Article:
Paul Bunyan woke up this morning somewhat confused. For the majority of the last four decades, Bunyan resided in Ann Arbor, while keeping a vacation home in East Lansing.
He hasn’t spent more than a year consecutively in East Lansing since Lyndon B. Johnson was the president and the first Star Trek episode aired on television.
But following Michigan State’s 26-20 overtime win over hated rival Michigan on Saturday, Bunyan will be extending his stay for at least another year.
Michigan played poorly for 55 minutes before finally showing some resolve with two touchdown drives in the final five minutes to force overtime.
But it wasn’t enough, as freshman quarterback Tate Forcier threw an interception in the end zone in the first overtime and State ran for a touchdown on the third play of its overtime possession.
So now that Michigan has tasted defeat for the first time this season, where does it go from here?
I think it all starts with getting its confidence back. It didn’t play well in last week’s win over Indiana, and continued the poor play for three-and-a-half quarters this week.
Remember, this is still a very young team. Nobody expected Michigan to win the Big Ten this year. The 4-0 start raised some expectations and probably gave Michigan fans a false sense of reality.
I wrote following last week’s game that expectations should be tempered a bit because the meat of the schedule began with Michigan State.
Well, in its first road test of the season, Michigan was outplayed for 55 minutes and still had a chance to win the game. This young team has shown it can fight, having already had two come-from-behind wins and almost another on Saturday. But when it comes down to it, there’s still a lot of room to grow.
“Our team doesn’t give up,” Forcier said following the game. “We’re going to keep fighting until the game is over. It showed. We can’t win all of them, but our guys kept fighting.”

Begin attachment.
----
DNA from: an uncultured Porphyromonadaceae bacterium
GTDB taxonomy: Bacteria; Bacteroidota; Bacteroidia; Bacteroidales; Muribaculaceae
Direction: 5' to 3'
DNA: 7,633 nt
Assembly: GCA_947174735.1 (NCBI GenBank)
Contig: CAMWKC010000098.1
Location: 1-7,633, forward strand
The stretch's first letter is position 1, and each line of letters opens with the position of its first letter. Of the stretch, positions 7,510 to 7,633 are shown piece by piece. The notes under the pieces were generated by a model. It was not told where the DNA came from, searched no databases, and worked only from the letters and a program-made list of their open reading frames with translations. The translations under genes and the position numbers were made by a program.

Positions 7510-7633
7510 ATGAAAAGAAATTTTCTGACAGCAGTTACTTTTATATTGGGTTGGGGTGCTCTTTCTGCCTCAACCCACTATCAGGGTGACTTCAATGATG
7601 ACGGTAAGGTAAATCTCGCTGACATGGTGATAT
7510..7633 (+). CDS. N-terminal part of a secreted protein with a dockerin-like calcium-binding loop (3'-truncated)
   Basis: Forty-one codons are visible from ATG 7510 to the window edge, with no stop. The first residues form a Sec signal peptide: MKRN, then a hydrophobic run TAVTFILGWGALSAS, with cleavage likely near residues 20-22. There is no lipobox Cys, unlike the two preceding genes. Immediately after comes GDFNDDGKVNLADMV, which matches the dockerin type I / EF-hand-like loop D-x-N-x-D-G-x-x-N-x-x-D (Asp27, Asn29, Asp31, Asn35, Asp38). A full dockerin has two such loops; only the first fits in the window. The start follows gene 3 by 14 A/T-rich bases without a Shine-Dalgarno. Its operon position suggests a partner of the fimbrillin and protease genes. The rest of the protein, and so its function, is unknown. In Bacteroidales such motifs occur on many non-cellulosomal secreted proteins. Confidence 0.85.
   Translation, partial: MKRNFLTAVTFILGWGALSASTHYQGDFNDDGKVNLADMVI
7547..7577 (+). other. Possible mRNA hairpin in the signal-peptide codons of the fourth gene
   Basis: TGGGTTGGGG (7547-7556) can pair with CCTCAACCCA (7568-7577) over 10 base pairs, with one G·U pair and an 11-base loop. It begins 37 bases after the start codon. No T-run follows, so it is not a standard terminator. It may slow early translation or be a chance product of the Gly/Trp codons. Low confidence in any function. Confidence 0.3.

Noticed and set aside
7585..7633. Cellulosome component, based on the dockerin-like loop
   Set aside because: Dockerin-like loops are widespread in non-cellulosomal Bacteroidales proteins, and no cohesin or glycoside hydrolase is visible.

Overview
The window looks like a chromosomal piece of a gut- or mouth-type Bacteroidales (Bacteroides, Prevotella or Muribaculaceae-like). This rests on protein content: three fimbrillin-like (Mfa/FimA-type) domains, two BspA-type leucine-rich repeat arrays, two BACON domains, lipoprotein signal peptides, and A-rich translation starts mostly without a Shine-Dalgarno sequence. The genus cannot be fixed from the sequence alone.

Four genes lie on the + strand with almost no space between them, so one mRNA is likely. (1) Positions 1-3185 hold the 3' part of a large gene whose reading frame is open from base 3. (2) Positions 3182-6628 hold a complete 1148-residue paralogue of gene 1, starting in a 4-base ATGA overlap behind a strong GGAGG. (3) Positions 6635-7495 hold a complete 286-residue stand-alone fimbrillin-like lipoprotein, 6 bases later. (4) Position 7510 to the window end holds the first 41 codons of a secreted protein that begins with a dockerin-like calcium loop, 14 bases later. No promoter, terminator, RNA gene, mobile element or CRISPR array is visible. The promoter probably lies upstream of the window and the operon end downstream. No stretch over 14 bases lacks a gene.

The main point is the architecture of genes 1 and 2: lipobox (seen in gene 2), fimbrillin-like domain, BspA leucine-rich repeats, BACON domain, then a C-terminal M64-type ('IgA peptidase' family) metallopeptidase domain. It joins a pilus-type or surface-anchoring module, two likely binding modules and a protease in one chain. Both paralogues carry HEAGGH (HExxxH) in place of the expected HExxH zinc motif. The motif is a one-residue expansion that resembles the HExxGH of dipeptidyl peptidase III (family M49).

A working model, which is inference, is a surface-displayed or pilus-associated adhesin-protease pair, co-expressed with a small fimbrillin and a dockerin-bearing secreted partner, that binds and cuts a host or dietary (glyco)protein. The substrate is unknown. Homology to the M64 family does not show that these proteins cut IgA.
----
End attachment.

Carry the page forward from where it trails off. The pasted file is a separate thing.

As much as fans of other teams like to rip on Forcier, there’s no denying that he’s a gamer. He’s not perfect. He hasn’t learned how to throw it away instead of taking a sack or an intentional grounding penalty and he tries to force passes that shouldn’t be thrown. He is just a freshman after all.
Despite the mistakes, he has now led three game-winning or game-tying drives in five games. When it comes down to the final minutes, the freshman finds a way to get it done, and he’s only going to get better.
Forcier cannot be blamed for this loss. Several dropped passes in the first half either killed drives or kept drives from getting started.
For the game, Michigan’s average gain on first down was just a yard-and-a-half (not counting the final two touchdown drives, which were run in more of a two-minute offense).
Second downs weren’t much better, as Michigan picked up just 29 yards on 13 second-down plays, forcing long third downs.
When you can’t pick up yards on first down, you put yourself in long down situations, and Michigan faced an average of nine yards per third down attempt.
Only three of 11 third downs were converted prior to the two touchdown drives at the end of the game.